Anti-lock brakes (ABS) for motorcycles over 125cc, ABS, airbags, speed alert, seatbelt reminders and front and side crash tests for all new cars has proved to be a dramatic turnaround in the direction of vehicle safety in India.
2019 is a historic year for vehicle safety in India. Both four- and two-wheelers will be subject to new regulatory standards that will transform the safety performance of India’s future vehicle fleet. Anti-lock brakes (ABS) for motorcycles over 125cc, ABS, airbags, speed alert, seatbelt reminders and front and side crash tests for all new cars together represent a great leap forward for road safety in India. Over the next decade, this decisive regulatory action will help reduce the death toll on India’s roads and gives India a unique brand opportunity for global leadership for safer vehicles in emerging markets.
The Global New Car Assessment Programme (GNCAP) is proud to have contributed to this dramatic turnaround in the direction of vehicle safety in India. Our first independent ‘Safer Cars for India’ crash tests released in 2014 generated widespread public interest and not a little controversy. The zero-star results and stark images of collapsed bodyshells were shocking but they also acted as a catalyst for increased consumer awareness and demand
for safer vehicles.
Whilst some manufacturers tried to disparage our tests, others acted more positively, making airbags standard and trying to improve their crash tests’ star ratings. This culminated, last December, in Tata Motors achieving the historic milestone of India’s first ever ‘five-star’ rating for its Nexon. And now three and four stars are much more common in our Safer Cars for India tests, quite a contrast to the status quo five years ago.
The government of prime minister Narendra Modi also responded with a commitment to upgrade India’s vehicle safety legislation and today we can see these efforts bear fruit. With pedestrian protection regulations being applied to new models, India now has more advanced crash protection requirements than the United States of America! What a great example of global leadership from the fourth largest vehicle producer in the world. That is why in February this year we were delighted to present to the Indian government Global NCAP’s 2018 Safety Award, recognising its innovative legislative action to improve car and two-wheeler safety.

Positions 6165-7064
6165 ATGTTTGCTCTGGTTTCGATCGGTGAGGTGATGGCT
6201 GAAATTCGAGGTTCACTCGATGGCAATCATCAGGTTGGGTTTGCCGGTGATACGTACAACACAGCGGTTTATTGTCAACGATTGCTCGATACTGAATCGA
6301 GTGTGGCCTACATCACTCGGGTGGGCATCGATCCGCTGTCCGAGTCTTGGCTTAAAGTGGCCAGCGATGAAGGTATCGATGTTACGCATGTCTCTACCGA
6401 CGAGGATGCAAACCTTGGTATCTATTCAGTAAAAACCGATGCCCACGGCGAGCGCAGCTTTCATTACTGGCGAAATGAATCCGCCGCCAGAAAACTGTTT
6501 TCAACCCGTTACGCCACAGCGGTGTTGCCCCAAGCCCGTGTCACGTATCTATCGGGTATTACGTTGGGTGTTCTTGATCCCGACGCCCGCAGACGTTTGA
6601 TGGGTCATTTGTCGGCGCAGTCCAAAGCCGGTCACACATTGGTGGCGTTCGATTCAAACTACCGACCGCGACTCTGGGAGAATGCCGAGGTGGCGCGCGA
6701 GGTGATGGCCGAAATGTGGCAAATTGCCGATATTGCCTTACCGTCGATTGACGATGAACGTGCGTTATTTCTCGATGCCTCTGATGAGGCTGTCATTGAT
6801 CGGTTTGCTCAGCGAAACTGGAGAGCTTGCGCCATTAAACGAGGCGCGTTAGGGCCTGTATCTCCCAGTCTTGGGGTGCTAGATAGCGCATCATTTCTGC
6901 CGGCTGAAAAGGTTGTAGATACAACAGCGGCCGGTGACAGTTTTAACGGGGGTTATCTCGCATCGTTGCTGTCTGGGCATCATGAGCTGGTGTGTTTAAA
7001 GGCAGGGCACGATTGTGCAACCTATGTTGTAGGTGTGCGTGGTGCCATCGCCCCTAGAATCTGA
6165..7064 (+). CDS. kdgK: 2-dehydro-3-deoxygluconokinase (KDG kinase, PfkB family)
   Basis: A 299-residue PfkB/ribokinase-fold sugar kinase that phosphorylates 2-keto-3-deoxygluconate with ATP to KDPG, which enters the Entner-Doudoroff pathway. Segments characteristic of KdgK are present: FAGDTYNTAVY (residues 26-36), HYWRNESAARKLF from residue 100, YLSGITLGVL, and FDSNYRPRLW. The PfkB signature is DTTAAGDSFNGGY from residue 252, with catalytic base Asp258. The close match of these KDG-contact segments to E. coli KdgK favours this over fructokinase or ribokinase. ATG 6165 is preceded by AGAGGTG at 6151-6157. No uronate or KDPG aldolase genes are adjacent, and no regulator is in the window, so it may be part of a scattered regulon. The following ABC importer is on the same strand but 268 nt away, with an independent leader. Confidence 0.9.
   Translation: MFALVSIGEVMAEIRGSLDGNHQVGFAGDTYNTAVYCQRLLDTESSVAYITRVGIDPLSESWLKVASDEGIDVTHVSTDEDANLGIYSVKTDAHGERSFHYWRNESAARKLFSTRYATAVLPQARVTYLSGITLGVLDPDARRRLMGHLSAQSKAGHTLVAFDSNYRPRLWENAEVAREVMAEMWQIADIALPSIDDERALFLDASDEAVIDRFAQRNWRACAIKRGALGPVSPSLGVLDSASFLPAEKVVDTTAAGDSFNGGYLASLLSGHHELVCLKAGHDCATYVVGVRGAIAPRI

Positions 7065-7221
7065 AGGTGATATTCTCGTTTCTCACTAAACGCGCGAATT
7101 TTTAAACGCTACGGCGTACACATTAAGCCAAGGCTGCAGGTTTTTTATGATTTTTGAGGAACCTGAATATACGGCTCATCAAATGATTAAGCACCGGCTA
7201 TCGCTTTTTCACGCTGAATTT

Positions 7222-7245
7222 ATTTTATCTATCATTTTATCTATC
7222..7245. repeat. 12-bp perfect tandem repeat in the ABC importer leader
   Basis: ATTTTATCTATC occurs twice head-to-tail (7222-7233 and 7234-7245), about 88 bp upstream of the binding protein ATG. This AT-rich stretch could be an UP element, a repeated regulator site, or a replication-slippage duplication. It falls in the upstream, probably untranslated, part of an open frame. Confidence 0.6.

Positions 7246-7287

ESC integrates ABS and TCS (Traction Control System) and uses sensors to constantly monitor vehicle performance. Global NCAP plans to make fitment of ESC a requirement to qualify for five stars in its ‘Safer Cars for India’ crash tests from end-2020.
What we have seen in India since 2014 is the growth of a market for safer vehicles stimulated by the combination of increased consumer demand and government regulation. Of course, there is still a long way to go. At Global NCAP, we hope that more manufacturers will follow Tata Motors’ excellent example and aim for five stars. We would especially like to see a permanent Bharat New Car Assessment Programme take over the role of our ‘Safer Cars for India’ project and include a much wider number of models being tested.
Need for mandatory safety labelling in India
A powerful way for the Indian government to encourage this would be to adopt a mandatory safety labelling requirement. To make any market work well, consumers need to make informed choices and that’s why Global NCAP supports safety labelling. In the USA, for example, since 2012 crash tests results are included in their so called ‘Monroney’ label. Named after Mike Monroney, a US Senator from Oklahoma, who pioneered the legislation, the label gives consumers information about safety and emissions performance. If India adopted a similar label, every manufacturer would have to ensure that all its models display a crash rating.